Figure 2. Variance of noise versus signal for ISO 400 and ISO 800.

Readout noise and dark current was determined by repeating the above experiment, but now with the camera body capped and going to exposure times longer than 20 minutes. Figure 3 shows a surprising result: the dark current decreases with time, to levels below the CMOS bias level (128 for the EOS 300D) which means negative values! Clearly unphysical, but it could be explained as a consequence of onboard dark-current subtraction before the CMOS frame hits the RAW file. Apparently, the camera over-estimates the dark current. Or could it be IRIS that does these subtractions in the RAW-to-FITS conversion?

Figure 3. Dark current as a function of exposure time. This behavior can only be
explained by onboard dark current subtraction before storage in the RAW file.

Even if the dark current signal have been subtracted in the RAW frame, the dark current noise is still there and this may tell us something about the dark current signal. Figure 4 shows the dark current variance as a function of exposure time. Up to 7 or 8 minutes it is a roughly linear relation, but then the curve bends upwards – more strongly for the ISO 800 sequence. The camera warms up during long exposures (one can actually feel the temperature difference) and this is a likely explanation for the nonlinear behavior in Figure 4. This is actually one of the major limitations of DSLR cameras: the lack of temperature control causes a time dependent behavior of the dark current, which is difficult to predict or to monitor.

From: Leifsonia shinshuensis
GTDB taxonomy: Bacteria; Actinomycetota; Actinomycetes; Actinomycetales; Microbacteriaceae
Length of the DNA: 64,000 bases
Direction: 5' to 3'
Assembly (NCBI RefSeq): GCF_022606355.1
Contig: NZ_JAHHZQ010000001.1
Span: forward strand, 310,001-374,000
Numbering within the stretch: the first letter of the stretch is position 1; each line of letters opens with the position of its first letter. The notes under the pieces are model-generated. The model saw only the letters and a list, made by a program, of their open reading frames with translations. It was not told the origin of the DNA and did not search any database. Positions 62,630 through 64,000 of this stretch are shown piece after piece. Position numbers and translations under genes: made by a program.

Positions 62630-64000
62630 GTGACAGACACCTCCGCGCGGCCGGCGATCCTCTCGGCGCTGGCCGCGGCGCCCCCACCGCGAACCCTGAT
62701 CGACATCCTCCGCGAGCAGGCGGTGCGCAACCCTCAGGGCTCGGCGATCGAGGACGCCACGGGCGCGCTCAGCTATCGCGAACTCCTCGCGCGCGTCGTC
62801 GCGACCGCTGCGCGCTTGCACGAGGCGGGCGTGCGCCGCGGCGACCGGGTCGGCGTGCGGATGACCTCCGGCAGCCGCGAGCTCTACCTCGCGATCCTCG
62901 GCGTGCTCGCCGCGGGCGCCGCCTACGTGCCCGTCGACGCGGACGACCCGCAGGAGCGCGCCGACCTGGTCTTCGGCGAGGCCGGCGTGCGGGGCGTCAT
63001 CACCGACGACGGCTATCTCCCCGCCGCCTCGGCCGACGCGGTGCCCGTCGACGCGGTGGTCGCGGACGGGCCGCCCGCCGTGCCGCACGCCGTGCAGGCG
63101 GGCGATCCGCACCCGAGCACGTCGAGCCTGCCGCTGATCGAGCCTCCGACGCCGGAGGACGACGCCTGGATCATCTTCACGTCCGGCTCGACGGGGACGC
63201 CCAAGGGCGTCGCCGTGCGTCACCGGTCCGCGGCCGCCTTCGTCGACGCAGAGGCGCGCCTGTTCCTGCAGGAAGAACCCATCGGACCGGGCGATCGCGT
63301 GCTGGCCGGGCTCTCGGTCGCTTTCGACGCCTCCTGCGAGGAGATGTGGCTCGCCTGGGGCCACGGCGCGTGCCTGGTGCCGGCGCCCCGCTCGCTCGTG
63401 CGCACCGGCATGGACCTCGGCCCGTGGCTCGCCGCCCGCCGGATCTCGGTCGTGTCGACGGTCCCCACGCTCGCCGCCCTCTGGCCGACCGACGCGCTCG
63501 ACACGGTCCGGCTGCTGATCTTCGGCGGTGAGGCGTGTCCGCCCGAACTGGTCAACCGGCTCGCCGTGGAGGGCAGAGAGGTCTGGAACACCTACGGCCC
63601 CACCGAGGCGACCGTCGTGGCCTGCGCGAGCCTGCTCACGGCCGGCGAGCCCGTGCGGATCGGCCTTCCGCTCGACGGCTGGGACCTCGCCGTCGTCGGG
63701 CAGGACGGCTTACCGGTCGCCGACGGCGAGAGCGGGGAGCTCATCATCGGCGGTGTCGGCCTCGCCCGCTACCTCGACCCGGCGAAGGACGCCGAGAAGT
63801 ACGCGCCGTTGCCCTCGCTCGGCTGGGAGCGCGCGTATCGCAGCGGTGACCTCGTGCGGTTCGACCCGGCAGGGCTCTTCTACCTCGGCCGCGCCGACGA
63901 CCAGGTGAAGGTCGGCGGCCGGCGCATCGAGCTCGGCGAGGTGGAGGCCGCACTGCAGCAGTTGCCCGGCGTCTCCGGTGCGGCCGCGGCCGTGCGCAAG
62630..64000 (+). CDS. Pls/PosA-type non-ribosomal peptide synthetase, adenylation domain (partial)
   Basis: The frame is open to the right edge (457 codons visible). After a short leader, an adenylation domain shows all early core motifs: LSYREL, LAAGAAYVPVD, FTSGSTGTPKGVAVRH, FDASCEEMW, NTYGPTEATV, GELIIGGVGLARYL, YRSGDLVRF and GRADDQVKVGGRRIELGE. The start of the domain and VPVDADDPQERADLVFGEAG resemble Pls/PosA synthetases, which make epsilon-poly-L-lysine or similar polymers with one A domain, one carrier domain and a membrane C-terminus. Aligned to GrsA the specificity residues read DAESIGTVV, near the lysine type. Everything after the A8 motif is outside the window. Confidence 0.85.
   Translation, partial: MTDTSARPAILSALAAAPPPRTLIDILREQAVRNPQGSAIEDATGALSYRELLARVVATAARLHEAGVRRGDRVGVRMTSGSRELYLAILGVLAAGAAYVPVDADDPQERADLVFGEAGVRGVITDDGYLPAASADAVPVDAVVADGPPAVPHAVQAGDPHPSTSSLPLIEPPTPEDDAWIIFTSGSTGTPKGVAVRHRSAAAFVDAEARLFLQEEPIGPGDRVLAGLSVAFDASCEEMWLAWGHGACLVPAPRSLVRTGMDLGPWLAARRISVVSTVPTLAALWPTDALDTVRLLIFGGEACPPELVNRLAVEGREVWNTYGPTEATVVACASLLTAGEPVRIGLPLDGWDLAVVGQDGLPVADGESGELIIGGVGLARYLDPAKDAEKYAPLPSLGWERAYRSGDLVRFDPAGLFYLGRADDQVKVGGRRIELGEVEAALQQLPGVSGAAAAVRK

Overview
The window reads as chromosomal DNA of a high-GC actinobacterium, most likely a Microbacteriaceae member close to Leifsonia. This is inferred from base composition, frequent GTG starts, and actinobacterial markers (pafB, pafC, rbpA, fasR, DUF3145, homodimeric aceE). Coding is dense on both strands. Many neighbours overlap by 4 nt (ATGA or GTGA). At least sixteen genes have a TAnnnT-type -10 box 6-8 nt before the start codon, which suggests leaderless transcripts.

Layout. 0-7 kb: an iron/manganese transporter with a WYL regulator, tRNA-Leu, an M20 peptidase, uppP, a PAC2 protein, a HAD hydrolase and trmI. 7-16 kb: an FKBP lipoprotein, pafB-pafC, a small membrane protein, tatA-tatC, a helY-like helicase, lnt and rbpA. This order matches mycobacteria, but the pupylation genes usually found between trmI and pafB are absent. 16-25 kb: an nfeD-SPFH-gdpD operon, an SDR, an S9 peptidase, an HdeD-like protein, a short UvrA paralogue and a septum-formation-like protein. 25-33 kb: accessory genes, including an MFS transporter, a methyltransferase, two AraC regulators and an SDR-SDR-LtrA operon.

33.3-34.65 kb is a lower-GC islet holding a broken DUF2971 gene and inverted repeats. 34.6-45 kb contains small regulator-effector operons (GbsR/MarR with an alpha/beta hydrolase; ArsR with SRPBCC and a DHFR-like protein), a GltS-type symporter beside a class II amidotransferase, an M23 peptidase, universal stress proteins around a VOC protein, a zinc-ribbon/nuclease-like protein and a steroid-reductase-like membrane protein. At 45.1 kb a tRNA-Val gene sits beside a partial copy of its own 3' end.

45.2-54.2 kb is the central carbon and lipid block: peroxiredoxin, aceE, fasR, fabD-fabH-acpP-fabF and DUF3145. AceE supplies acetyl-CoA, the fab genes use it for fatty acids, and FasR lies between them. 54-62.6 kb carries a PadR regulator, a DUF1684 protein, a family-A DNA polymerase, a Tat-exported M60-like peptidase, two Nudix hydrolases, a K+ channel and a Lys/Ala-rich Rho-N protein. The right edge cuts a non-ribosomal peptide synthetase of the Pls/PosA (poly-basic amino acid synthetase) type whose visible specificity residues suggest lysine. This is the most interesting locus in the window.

Figure 4. Dark current noise (here, the variance) as a function of exposure time.

The readout noise can simply be obtained as the dark current for zero exposure time. In Figure 5, we expand Figure 4 by plotting the logarithm of the observed noise (but now the standard deviation) as a function of the logarithm of the exposure time. Assuming that the observed noise is a combination of readout noise and dark noise, and that the dark noise is proportional to the square root of the exposure time (which it should be for exposures shorter than 5 to 10 minutes), we can fit both the readout noise and the dark current to the observed data. Using the gain factors obtained above, we get a readout noise of 13.7 or 12.2 electrons, for ISO 400 and ISO 800, respectively, and a dark current of about 3.6 electrons/pixel/second. This latter figure is highly uncertain, but it suggests that for exposure times shorter than about 30 seconds the readout noise dominates.

Figure 5. Dark current noise (here, the standard deviation) versus exposure time on logarithmic scales.

Some conclusions: